Profits at Goldman Sachs fell 20 per cent in the first quarter with revenues dropping in its trading and equities arms as lower market volatility limited opportunities for gain.
The Wall Street giant said the US government shutdown, US-China trade tensions, and Brexit had all impacted its “muted” first quarter results.
Goldman employees felt the weaker results in their pockets in the first quarter which saw the investment bank reduce pay by 20 per cent.
Shares in Goldman Sachs had fallen three per cent shortly after opening on the New York Stock Exchange to $201.30 (£153.7).
The Wall Street giant’s pre-tax earnings for the first three months of the year fell to $2.7bn (£2.1bn), a 20 per cent drop compared to the same period a year earlier.
Its net revenues fell 13 per cent to $8.8bn, led by a drop of 24 per cent in its revenues from equities.
The cash and cash equivalents on its balance sheet fell to $88bn from $131bn in the previous quarter.
Goldman Sachs’s basic earnings per common share fell 18 per cent to $5.73 from $7.02 a year earlier.
Goldman increased its quarterly dividend to $0.85 per common share, it said.
Goldman’s operating expenses fell 11 per cent to $5.9 billion, mostly due to the fall in compensation.
Why it's interesting
A fall in revenues in most sections of the investment bank was put down to weaker market volatility – meaning low rates of fluctuation in the values of the assets Goldman deal with, which limited the money that could be made from them.
However, despite missing market expectations on revenues, Goldman’s earnings were better than predicted by gloomy analysts despite also falling. Yahoo Finance shows that on average analysts predicted diluted earnings per share of $4.89 in the first quarter, whereas the bank achieved $5.71.
It said the US government shutdown at the start of the year “kept issuers and investors on the sidelines”, limiting initial public offerings (IPOs) of shares and holding down profit opportunities in that sector.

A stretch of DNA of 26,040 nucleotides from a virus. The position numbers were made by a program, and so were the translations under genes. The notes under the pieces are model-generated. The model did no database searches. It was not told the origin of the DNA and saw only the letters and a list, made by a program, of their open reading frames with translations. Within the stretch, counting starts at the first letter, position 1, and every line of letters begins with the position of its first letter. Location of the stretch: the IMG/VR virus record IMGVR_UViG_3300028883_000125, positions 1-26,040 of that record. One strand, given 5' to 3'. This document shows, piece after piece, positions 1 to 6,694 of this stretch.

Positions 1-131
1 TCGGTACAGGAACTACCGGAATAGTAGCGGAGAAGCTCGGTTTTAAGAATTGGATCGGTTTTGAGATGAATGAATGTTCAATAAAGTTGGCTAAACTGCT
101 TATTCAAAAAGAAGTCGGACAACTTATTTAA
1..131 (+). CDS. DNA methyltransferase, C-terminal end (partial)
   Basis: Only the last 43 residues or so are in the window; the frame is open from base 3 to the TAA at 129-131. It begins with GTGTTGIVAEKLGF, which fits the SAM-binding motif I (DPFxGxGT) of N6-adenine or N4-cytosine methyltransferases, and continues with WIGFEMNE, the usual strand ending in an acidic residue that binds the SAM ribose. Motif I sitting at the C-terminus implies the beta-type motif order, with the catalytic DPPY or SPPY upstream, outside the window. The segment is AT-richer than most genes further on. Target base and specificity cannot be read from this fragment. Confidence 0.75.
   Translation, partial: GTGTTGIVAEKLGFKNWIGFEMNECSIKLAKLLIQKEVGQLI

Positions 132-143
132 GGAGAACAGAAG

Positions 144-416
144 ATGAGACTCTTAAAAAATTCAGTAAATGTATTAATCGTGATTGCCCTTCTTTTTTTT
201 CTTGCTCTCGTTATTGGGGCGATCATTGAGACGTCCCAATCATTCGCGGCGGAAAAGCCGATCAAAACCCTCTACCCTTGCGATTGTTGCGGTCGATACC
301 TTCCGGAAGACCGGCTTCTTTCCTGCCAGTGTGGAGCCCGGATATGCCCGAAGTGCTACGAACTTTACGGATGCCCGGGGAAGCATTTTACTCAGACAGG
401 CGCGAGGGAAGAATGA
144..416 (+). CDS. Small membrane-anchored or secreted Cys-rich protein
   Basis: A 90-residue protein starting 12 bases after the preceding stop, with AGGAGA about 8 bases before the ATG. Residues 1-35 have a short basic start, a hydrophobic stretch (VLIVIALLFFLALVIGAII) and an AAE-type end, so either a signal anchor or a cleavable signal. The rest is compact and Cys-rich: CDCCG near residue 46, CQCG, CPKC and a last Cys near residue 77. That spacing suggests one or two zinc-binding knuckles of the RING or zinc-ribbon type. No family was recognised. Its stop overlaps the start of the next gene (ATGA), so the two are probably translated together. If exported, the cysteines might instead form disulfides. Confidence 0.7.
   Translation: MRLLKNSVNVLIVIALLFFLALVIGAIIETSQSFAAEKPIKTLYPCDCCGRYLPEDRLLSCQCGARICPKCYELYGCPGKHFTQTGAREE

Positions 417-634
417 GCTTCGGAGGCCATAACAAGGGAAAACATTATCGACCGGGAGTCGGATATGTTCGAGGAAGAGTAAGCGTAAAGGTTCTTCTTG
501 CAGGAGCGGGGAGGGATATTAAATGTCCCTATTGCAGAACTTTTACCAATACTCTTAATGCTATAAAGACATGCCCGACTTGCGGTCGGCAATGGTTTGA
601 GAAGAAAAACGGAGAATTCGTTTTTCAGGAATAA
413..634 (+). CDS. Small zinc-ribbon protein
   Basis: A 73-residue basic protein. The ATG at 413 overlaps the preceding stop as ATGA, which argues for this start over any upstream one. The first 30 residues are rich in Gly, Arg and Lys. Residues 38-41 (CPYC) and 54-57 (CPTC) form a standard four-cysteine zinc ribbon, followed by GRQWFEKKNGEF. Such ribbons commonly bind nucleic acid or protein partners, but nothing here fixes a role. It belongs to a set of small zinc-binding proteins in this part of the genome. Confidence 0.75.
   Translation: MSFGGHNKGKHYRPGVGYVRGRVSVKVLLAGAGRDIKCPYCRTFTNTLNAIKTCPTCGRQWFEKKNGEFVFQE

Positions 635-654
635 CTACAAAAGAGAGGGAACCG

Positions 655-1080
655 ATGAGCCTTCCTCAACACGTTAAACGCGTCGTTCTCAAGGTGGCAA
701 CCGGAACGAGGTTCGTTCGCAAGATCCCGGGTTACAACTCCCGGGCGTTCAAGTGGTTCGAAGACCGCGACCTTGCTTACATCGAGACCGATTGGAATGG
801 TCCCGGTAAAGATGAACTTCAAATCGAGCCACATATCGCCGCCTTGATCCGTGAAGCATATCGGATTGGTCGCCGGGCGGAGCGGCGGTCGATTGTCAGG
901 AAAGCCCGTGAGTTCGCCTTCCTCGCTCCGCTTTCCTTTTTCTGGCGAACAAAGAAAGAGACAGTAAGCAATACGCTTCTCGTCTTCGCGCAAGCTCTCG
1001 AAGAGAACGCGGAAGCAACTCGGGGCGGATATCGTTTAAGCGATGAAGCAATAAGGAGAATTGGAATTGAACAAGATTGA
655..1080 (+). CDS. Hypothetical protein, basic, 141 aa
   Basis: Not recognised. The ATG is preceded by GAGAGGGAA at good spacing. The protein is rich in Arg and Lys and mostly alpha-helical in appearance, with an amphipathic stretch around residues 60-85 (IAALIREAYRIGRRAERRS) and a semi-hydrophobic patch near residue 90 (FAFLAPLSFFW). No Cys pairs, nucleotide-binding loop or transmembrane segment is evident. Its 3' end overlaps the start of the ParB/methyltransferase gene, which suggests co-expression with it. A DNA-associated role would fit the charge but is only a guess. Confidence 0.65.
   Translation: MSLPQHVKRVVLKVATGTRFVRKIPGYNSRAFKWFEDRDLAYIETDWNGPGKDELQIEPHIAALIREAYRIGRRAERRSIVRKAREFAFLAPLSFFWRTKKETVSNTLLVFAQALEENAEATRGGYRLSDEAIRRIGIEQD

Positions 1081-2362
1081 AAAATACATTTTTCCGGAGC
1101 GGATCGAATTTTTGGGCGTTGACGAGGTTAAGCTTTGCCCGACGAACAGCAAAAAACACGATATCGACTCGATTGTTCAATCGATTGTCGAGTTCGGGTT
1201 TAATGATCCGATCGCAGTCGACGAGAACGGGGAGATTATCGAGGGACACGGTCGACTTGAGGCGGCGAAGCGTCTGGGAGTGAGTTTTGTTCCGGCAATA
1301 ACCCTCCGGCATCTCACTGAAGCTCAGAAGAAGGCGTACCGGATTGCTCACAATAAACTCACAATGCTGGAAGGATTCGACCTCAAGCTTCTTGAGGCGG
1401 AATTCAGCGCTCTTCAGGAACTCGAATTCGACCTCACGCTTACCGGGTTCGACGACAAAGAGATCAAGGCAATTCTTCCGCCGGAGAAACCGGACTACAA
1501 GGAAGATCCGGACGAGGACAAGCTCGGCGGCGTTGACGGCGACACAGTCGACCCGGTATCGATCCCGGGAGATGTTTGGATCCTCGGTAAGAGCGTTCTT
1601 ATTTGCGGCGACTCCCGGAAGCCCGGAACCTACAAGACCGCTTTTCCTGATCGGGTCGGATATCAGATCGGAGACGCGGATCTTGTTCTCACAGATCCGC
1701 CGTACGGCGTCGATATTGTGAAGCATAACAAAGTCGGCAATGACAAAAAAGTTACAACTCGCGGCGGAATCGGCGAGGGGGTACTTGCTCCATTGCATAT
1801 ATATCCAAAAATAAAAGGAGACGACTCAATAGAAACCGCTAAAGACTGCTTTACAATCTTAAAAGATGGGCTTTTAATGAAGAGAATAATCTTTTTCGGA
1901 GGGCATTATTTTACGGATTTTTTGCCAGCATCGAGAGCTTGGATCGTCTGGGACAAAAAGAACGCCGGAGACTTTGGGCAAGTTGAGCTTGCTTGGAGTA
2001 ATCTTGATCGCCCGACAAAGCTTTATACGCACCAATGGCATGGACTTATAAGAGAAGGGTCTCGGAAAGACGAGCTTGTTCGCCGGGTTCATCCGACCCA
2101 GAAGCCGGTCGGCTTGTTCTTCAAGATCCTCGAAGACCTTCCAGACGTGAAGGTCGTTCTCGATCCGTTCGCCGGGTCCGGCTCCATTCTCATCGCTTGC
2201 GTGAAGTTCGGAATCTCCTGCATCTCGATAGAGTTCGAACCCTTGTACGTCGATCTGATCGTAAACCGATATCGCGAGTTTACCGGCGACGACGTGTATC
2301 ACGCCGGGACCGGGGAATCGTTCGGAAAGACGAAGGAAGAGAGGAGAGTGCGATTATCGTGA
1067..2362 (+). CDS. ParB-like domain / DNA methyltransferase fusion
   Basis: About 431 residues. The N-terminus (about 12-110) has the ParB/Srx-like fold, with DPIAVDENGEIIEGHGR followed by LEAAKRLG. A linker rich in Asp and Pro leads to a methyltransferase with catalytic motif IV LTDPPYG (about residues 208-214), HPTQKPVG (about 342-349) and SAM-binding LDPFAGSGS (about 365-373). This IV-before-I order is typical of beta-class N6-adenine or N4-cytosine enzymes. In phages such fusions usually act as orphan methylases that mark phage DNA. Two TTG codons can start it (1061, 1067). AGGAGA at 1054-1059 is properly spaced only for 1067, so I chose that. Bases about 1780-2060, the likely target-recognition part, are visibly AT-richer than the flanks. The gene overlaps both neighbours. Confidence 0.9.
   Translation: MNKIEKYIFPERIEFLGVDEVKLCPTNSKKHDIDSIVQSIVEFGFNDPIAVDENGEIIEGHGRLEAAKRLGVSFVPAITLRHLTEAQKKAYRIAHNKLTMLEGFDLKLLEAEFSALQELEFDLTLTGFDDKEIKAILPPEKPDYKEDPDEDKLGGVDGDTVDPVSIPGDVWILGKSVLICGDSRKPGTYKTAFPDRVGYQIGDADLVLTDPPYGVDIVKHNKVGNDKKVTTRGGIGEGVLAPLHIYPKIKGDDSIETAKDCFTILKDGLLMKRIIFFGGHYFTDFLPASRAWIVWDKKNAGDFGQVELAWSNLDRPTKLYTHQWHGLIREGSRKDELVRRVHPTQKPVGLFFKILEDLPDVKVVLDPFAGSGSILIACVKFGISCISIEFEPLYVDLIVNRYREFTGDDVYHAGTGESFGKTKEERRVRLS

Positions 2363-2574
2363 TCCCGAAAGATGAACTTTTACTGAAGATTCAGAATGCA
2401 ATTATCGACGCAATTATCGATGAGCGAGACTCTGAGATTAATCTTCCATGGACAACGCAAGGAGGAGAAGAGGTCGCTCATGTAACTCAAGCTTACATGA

Meanwhile, the continuation of Brexit and US-China trade negotiations added uncertainty, Goldman said.
In a trend on Wall Street and among big US companies, Goldman Sachs spent $1.5bn buying back its own shares, meaning shareholders received $1.56bn of capital when combined with dividends. It said it would continue to “maximise shareholder returns”.
What Goldman Sachs said
Chairman and chief executive David Solomon said: “We are pleased with our performance in the first quarter, especially in the context of a muted start to the year. Our core businesses generated solid results.”
He said: “We are focused on new opportunities to grow and diversify our business mix and serve a broader range of clients globally.”
Solomon struck a positive note in a conference call, saying that as asset prices rose in March, “our institutional investing clients appeared less cautious”.
“We continue to hear a strong desire to executive strategic transactions and access the capital markets while the economy is growing, market prices are favourable, and financing markets are open.”
“In that vain we are optimistic on the forward as underlying indicators remain encouraging though it’s still very early in the second quarter,” he said.